Bahai beach

Tuesday, January 30, 2007

Bahai Beach 38

Bahai Beach 38


23 January 2007

‘On your right you may see a braiding donkey and rapidly after on your left a 4 year old helping his 9 year old sister preparing bricks. Bricks that will then be baked in the sun and together with mom will be constructed into a wall. This will act to keep out the merciless wind and sand. Less and less we rely on communal latrines and we actively promote the construction of family latrines. At your left the impact of the fore mentioned wind. This used to be a wooden construction with plastic sheeting. This construction has a function as a pre school. But now all that remains are the wooden poles. The plastic sheets are blowing in the wind. I cannot elaborate enough how harsh the circumstances are for the refugees in Oure Cassoni camp. In the summer it is up to 50 degrees and there is no dearth of water. Water in Lake Carriari may run out as the lake dries up like it did last summer. In the winter the desert climate is cold beyond belief and then around January the storm season (houboub) sets in to pound on the tents and housing in the camp. After three years not all tents are as crisp as they used to be. They beauty of resilience however prevails over the camp. Comparing to the three years ago major progress has been made. No more living under the trees without latrines, health structures, clean water or schools. Now there are schools, there is 350.000 liter water available per day for the camp, there are health post and a health centre and the shitting fields of old have been replaced by proper latrines. There has been a huge improvement in the overall health status of the camp. There are few cases of malnutrition, the number of children dying before reaching their second year of life has reduced and out breaks of communicable disease have reduced as well.’

Doubling as a tour guide duo: beauty (Ashis) and the brains (Joseph) meandered our way through the camp to give the visitors of USAID an honest view and explanation of the camp.

Mathias our Environmental Health Manager had a show stopper in the form of a demonstration of water testing. Ooh’s and Aah’s multifold when he showed the difference between the water from the lake and the water after intense treatment in reverse flow filtration, chlorination and aluminium sulphate deflocking. Not only does it sound impressive it looks impressive. On the top of a hillock there is a water reservoir and with a gravity flow based system and underground piping the camp can be supplied with water.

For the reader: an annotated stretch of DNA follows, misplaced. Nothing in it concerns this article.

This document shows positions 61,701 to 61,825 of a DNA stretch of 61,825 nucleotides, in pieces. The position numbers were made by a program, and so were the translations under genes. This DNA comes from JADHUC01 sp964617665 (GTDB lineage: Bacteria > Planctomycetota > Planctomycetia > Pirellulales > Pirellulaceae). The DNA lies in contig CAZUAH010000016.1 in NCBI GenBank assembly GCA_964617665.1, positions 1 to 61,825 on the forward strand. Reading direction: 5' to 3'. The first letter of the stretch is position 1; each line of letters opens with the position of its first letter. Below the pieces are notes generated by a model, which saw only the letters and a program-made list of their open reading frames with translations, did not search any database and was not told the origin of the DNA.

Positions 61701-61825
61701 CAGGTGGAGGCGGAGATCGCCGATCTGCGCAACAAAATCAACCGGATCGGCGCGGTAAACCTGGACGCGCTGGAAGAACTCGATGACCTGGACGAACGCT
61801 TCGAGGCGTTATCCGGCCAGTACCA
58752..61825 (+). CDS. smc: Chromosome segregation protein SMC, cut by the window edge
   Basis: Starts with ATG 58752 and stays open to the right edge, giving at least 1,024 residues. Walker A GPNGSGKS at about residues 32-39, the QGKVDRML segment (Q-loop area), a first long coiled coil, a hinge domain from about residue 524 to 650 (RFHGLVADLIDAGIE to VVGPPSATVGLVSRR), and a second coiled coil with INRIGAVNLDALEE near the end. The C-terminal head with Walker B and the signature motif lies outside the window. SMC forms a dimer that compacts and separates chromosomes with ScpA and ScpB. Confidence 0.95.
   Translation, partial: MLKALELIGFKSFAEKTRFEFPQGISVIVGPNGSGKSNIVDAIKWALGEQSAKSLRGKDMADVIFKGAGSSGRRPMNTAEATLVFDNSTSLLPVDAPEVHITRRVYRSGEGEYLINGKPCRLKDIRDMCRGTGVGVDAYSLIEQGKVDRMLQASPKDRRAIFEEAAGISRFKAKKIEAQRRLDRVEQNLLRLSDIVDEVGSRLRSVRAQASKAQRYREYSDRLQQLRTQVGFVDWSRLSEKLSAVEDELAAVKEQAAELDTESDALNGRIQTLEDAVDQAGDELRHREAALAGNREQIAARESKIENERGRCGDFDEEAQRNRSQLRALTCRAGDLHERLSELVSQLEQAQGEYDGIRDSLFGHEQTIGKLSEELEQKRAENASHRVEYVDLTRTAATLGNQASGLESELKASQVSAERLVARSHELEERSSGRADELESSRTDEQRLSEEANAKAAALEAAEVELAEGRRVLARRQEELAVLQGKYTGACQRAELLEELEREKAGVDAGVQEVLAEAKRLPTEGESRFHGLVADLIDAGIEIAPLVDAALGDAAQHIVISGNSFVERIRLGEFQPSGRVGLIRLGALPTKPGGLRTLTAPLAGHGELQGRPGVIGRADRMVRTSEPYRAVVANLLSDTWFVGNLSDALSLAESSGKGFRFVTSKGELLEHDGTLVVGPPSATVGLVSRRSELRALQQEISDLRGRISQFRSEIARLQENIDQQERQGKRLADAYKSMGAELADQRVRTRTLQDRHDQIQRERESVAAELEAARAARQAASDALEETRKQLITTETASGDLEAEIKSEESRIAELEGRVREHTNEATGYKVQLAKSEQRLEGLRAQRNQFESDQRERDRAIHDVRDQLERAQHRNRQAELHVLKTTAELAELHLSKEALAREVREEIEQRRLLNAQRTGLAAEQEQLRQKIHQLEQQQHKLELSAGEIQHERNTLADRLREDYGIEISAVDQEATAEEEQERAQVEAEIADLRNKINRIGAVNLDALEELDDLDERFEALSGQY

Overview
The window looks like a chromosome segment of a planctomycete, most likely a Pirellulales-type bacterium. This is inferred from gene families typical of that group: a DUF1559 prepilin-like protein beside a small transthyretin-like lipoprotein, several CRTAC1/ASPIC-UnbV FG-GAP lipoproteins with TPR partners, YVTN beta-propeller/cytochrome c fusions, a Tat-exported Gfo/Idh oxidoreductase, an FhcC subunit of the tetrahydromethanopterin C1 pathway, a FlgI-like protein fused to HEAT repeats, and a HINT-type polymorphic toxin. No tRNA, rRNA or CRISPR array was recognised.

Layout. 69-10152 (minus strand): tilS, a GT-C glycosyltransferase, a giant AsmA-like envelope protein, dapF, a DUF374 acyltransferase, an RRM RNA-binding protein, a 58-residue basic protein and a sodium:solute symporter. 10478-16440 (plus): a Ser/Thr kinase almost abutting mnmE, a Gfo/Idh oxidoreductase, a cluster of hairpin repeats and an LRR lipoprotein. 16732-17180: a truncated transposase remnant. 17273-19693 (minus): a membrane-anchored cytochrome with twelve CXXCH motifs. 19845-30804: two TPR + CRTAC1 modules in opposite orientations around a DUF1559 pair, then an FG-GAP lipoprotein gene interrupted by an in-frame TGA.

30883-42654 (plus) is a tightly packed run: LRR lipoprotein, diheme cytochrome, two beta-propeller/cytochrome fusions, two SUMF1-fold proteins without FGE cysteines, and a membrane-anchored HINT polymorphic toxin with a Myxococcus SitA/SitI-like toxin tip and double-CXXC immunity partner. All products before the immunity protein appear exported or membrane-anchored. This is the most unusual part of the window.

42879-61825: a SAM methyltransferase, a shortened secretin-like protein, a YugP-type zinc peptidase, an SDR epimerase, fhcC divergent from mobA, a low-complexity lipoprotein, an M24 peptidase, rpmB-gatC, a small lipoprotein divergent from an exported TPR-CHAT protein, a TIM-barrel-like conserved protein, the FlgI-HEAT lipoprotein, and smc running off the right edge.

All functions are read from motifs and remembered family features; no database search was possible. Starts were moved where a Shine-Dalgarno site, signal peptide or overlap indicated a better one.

Alphan, our education manager demonstrated the pre-schools, primary school and talked about our new pride; secondary schooling. We are among the first in Chad to implement this in a refugee setting. Time and time again in meetings youth leaders and zone leaders come up with the lack of opportunity for their children to progress beyond primary school. This is a good opportunity and who knows when the first refugees will be ready to enter University. Although it is a sad thought that people have gone through large parts of their educational years inside a windy, isolated and desolate refugee camp it is the reality of the refugee.

These cats of ours are too cute. Sunday they spent the entire morning sitting in my dustbin basking in the sunlight, purring while observing my flock of chicken. They – the chicken that is – seem to be taking over the entire terrain again. In the morning they come out of their fenced housing and come to pick a worm or insect here and there. I wonder if my songs will start impressing them again. I have tried bargaining, seducing, pleading, begging but still no eggs. It is said they required a rooster. Well I have supplied. They required a stove in their house, installed and all. Now I am happily awaiting eggs. Still dreams exist of becoming the biggest chicken farmer of at least Bahai.

Yesterday in the camp a lady presented with a big belly. A hundred and seven centimeter circumference. She was pregnant of twins and was about 42 weeks. The babies were due to be delivered therefore. In the camp she came at 09.00 o’clock in the morning and the whole day the progression of her labor was slow. At the end of the day we took her to Bahai hospital where she was given a perfusion with medication and we tried to make the contractions more firm and coordinated. In the morning (we had to leave the hospital, leaving a nurse in charge) I was awoken at six. The babies had not come yet. So we had to scramble to make sure she could be evacuated to Abeche for an emergency caesarean. She has just left on the airplane.

More news to follow….

At 18.00 we heard that the mother is fine and that she has two healthy baby boys.



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